I sold the Bechstein for a third of what it was worth. Some might say I was ripped off, but it was no loss for me. I burned his letters along with all his sheet music the day the men from Mozart’s Wine Bar took away the piano.
I wondered if the muscle they sent were waiters from Mozart’s. It needed four of them to manipulate the heavy instrument down all five flights. I envisioned one slip, and the blessed instrument splintering on the stone hallway of our apartment block. But it didn’t happen. They loaded it on a trailer, secured it with rope, and drove away.
We hardly ever lit a fire in the brick alcove in our apartment. We were on the top floor, and the flue wasn’t long enough. The last few times we tried, we ended up with smoke billowing back into the room, especially if a nor’easter was blowing. But sheet music must have a propensity to flare. It didn’t hurt to see his words go up in flames. On the contrary, it was a catharsis. But I did feel guilty about the piano music. That’s like burning books.
Afterwards though, as seeds of liquid gold traced the edges of each page of his letters, a tiny part of me regretted seeing his words blacken and disappear. I wondered whether this very act was absolving him of his lies. I shook my head and convinced myself the charred paper simply put closure on our relationship.
I closed my eyes and remembered his fingers flying over the ivories, melting my heart. I recalled the times we’d had sex on the rug, right in front of the piano.
My dreams floated weakly up the chimney before puffing half-burned ashy furls out onto the hearth, like the first dusting of winter. Debussy’s Footprints in the Snow.
A part of me wondered if he would have the nerve to come crawling back for forgiveness. I almost relished the thought of him asking for his piano back. He had admitted in his letters he still loved me. But he’d not only made me look like a fool, he’d also manipulated and destroyed our mutual friendships. People who had been forced to keep his secrets soon became uncertain allies in his deceit. I was alone, had no one to turn to.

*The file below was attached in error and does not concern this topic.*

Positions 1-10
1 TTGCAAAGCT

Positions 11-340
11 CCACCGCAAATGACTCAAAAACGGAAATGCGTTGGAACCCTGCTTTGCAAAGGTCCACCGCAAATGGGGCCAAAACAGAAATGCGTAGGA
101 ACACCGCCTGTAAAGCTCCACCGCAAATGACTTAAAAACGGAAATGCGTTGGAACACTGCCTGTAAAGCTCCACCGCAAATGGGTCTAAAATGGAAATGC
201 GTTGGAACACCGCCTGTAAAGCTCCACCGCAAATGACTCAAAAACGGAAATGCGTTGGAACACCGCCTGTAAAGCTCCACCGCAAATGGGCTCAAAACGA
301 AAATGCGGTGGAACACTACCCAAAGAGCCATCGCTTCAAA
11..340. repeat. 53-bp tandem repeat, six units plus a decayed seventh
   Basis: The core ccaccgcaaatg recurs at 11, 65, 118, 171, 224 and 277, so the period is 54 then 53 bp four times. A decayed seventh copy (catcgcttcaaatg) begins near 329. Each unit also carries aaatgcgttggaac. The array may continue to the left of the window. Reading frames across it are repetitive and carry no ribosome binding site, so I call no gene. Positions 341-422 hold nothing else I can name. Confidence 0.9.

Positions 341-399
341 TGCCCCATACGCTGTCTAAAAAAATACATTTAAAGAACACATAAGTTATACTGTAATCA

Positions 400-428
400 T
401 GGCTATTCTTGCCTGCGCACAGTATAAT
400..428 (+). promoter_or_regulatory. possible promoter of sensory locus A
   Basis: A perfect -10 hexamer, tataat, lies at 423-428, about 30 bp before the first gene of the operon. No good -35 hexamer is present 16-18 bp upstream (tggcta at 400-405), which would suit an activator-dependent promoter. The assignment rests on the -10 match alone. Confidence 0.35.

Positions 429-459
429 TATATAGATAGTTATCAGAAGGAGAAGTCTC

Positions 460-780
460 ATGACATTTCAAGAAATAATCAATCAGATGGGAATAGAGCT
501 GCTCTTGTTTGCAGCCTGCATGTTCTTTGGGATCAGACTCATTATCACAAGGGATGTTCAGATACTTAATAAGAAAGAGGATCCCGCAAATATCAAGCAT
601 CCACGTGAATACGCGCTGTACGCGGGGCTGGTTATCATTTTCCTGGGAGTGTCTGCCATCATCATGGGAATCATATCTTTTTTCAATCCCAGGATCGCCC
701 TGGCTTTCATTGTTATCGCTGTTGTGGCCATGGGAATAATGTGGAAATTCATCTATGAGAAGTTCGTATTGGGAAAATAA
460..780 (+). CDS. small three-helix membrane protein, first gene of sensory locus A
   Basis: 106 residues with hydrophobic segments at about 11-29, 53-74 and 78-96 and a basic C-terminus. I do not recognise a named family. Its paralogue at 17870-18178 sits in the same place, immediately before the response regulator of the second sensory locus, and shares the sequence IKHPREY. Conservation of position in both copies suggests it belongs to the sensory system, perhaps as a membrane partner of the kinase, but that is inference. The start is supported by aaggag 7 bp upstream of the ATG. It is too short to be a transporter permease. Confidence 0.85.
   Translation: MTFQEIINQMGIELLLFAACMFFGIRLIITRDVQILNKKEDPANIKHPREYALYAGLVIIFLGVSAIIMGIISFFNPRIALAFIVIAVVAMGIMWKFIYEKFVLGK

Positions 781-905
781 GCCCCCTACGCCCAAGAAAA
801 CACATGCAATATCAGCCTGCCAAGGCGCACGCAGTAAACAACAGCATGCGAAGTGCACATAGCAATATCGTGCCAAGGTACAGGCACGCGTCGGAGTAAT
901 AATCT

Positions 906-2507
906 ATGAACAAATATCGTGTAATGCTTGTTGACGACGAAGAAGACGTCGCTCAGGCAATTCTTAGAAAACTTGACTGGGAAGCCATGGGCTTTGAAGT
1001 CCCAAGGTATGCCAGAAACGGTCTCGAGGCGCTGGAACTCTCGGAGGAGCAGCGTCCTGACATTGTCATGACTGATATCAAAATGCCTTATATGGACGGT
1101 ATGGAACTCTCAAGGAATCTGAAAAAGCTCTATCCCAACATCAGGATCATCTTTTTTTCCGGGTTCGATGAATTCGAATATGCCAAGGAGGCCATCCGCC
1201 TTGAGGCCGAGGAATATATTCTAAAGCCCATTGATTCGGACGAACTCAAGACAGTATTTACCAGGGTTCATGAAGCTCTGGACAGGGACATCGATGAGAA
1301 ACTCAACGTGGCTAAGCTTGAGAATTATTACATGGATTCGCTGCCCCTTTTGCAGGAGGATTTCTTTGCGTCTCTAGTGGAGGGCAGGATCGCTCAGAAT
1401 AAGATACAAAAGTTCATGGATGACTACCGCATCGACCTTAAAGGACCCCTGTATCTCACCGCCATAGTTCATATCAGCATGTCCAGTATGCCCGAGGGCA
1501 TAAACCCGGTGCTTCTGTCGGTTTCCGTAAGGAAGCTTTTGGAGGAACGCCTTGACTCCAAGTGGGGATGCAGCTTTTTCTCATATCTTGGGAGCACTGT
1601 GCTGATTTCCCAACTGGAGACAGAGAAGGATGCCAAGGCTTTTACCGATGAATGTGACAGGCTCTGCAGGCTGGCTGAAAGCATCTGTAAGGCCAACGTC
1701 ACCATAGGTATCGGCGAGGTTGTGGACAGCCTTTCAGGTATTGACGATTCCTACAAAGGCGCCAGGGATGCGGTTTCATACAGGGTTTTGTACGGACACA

Later that evening, I sat in the space where the piano used to be. Leaning against the wall, I stared at the dead fire, gossamer feathers of translucent paper fluttering on currents of air from the flue. There was nothing left but the acrid smell of contaminated memories.
He had played his last concerto for me, and was now composing a new piece for someone else. Caught in the act, the lid had finally closed on his philandering fingers. I could only hope it would fall hard. Break him. It was his turn to burn.
About the Contributor
Louise’s flash fiction has won the UK-SCC Flash Fiction prize (with 8000 judges), the Retreat West flash fiction competition, Microcosms Fiction (twice) and Ad Hoc Fiction (twice) as well as placing on several short and long lists along with her short stories and novels. Her flash pieces have also been published on the Flash Flood and Spelk web platforms. She has also had her work read out on BBC radio. You can connect with Louise on Facebook and Twitter @LouiseMangos, or visit her website www.louisemangos.com Louise lives in Switzerland with her Kiwi husband and two sons.
All The Light We Cannot See - Anthony Doerr
There are so many losses in this beautifully woven story, it’s hard to know where to start. Orphaned children, loss of a sense, loss of homes, nations, and of course, love. But the hauntingly written prose lifts this novel out of an ocean of despair.
More from Issue Ten:
- Tracks of Life and Death by Liz Kohn
- A short course of treatment by Tim Love
- Heating disorder by Myriam Frey
- Heirlooms by Rosie Garland
- Mourning by Katherine McMahon
- The Ghost of my Mother is waiting for me in Arrivals by Claire Collison
- Pakistan Zindabad, from Abroad by Hana Riaz
- Adopt a vortex by Han Smith
- Sea Sickness by Eloise Unerman
- British Street Music by Tamim Sadikali
- Pomegranate by Caroline Gonda